With so much going on daily across the agency, we’re sharing some of the key highlights that you might have missed. Learn how DOE has been moving the needle to deliver innovative solutions to Build Back Better and tackle climate change, while promoting energy justice.
Innovation Across America
Recently, U.S. Secretary of Energy Jennifer M. Granholm traveled to Alaska to join U.S. Senator Lisa Murkowski visiting clean energy research and development sites and renewable energy facilities in Fairbanks and Anchorage. Alaska is warming faster than any other state, bringing the challenges and opportunities for solutions to address the climate crisis front and center. The trip was jam-packed, and we've got a recap here for you.
“Indigenous communities have been finding solutions for centuries,” Secretary Granholm said during her visit. “We can learn from experience here.”
Share the video with your friends and family on social media (Twitter, Facebook, Instagram, and LinkedIn) and read more about the U.S. Department of Energy’s work in Alaska.
Straight from Alaska, Secretary Granholm joined U.S. Senator Martin Heinrich for two days across New Mexico to tout the benefits of the infrastructure bill, the Build Back Better Agenda and the state’s ongoing energy transition. New Mexico is taking on electrification and building new clean energy sources to lower costs, better public health and create more equitable, resilient and efficient communities. Together, they visited the Four Corners region to see and hear about the efforts to transition from traditional oil and gas to clean energy solutions, joining a roundtable with Tribal and local leaders to highlight the Biden administration’s commitment to ensure these communities are part of our clean energy future.
Next, Secretary Granholm visited Berkeley, California, home to DOE’s Lawrence Berkeley National Laboratory. There she toured a wide range of climate, energy and critical innovations at the Lab, before joining local leaders and residents at a solar-powered home to discuss DOE’s Solar Automated Permit Processing (SolarAPP+), an online tool that helps local governments cut red tape in the review and approval of residential solar power and battery storage.
And P.S. - this week, Berkeley Lab celebrated their 90th anniversary!
The fun isn’t only on the road, Secretary Granholm also joined musician and activist Adam Met virtually to talk about the importance of taking action — at all levels — to combat the climate crisis. We all have a vital role to play to build a clean energy future that benefits all communities. Watch their full conversation below.
Investing in Energy Solutions
DOE continues to make major investments and see breakthroughs in science. Through the tireless work of DOE’s Lawrence Livermore National Laboratory and countless other partners, the Lab announced a major milestone was reached in the quest for fusion ignition. For a fraction of a second, the National Ignition Facility at Lawrence Livermore produced 10% as much power as all the sunshine hitting the Earth.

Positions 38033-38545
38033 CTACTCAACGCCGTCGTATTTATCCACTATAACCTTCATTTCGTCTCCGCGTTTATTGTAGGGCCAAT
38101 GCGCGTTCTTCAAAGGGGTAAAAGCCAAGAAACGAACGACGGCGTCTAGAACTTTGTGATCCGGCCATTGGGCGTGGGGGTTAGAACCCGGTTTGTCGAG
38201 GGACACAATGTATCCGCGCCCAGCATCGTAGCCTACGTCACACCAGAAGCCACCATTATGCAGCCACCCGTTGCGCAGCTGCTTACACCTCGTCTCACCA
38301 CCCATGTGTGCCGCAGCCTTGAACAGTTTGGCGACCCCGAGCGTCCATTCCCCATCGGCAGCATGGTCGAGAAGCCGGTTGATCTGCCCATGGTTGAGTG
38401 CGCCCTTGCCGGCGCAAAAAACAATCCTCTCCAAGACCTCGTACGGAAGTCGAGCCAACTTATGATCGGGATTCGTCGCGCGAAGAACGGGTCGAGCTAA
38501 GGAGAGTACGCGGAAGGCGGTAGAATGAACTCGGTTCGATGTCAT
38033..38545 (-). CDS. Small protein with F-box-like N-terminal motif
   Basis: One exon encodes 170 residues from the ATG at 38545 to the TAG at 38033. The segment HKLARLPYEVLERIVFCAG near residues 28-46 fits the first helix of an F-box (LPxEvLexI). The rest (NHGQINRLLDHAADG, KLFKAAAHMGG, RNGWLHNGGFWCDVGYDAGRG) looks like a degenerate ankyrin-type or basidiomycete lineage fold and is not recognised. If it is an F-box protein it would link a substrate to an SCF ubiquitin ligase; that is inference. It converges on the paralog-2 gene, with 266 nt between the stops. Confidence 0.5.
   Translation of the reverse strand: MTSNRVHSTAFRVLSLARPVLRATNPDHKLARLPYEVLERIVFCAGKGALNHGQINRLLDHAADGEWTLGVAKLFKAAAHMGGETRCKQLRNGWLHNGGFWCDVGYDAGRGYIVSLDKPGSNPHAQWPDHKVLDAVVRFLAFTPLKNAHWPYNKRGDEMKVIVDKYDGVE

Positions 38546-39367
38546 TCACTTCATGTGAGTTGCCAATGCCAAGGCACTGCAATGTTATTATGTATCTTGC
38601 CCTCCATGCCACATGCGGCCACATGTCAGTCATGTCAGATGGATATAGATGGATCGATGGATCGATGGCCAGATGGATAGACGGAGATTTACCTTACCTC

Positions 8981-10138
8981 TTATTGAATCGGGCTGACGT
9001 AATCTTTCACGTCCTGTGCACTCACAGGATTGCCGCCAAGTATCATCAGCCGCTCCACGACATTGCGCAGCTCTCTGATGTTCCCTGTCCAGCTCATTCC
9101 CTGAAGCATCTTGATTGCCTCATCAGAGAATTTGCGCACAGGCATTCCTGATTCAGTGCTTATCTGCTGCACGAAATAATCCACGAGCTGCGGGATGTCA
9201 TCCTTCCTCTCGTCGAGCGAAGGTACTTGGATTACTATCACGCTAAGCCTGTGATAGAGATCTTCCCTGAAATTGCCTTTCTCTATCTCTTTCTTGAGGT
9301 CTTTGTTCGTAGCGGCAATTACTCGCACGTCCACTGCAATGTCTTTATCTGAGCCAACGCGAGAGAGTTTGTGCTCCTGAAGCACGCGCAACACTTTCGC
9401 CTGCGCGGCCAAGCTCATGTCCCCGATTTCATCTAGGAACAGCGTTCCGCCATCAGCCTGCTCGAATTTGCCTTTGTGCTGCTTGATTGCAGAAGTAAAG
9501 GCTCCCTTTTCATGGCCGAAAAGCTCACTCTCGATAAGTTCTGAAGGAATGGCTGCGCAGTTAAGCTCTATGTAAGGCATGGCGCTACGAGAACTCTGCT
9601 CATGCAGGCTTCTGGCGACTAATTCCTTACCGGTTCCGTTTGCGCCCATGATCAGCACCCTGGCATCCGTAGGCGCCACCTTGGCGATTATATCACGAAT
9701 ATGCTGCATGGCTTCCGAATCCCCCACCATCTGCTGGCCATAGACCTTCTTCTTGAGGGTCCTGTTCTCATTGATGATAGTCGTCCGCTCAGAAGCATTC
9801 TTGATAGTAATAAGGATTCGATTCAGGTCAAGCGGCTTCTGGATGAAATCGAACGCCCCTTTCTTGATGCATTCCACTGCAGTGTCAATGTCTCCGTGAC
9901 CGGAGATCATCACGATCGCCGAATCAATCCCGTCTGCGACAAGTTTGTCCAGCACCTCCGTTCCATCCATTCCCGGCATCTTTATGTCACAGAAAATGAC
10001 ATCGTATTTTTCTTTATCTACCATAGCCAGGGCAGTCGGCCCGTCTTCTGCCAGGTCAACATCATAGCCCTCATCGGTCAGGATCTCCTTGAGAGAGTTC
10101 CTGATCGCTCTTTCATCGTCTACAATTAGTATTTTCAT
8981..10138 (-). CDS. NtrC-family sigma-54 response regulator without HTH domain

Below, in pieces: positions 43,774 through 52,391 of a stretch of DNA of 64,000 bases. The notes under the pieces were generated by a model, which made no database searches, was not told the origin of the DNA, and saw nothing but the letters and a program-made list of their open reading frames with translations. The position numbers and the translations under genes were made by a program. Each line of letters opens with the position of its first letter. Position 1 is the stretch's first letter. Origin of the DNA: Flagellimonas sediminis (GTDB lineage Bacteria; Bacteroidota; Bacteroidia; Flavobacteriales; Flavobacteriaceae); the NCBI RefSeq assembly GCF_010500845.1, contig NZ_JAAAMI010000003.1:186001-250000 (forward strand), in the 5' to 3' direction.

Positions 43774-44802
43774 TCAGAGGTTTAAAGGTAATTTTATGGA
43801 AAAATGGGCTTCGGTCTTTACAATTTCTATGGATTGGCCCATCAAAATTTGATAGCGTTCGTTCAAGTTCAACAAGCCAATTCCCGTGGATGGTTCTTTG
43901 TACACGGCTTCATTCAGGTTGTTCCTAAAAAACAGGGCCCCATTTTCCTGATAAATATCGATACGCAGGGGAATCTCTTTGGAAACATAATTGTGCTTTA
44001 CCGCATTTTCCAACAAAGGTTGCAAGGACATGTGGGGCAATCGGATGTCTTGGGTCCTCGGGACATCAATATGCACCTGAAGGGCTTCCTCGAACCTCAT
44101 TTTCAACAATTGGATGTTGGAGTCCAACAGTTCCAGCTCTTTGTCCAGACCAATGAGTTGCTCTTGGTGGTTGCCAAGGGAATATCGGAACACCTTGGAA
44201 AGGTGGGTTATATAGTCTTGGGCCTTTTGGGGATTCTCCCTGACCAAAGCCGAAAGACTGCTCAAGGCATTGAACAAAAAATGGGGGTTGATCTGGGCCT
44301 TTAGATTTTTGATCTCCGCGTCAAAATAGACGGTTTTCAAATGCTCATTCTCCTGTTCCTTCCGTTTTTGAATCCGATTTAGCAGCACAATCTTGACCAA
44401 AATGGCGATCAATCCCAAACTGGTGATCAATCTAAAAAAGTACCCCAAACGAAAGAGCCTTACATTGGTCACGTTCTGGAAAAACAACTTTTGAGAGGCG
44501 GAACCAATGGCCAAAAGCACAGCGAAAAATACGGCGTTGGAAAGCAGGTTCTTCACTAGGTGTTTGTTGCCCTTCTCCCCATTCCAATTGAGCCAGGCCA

And, more announcements!
- $24 million in funding for nine research projects to explore and develop new methods of capturing and storing carbon from the air. Direct Air Capture is an expanding field in decarbonization and a key facet of the plan to achieving net-zero emissions by 2050. The nine awards are led by two national laboratories and seven universities, including North Carolina A&T State University, an Historically Black University.
- $6 million to change the game for 5G wireless integration with our scientific facilities, paving the way to enable more breakthroughs than ever in artificial intelligence, automation, and quantum info science.
- $61 million to advance infrastructure and research around quantum information science via the DOE's Office of Science. With quantum information science we can innovate and dream big to solve complex climate and security challenges.
- $37 million from NNSA to support the commercial production of a critical medical isotope, Molly-99. This will back production of a critical isotope used in more than 40,000 medical procedures in the United States each day, including the diagnosis of heart disease and cancer, to be made safely without using highly enriched uranium.
- $54 million to increase energy efficiency in microelectronics design and production. DOE’s national labs will do groundbreaking research and development in computing, communication, and sensing for broad use technologies. Catch Deputy Secretary Dave Turk talking about the announcement in a panel discussion earlier this week.
Stay tuned for more on Twitter, Facebook, LinkedIn, Instagram, our podcast, or of course, energy.gov.
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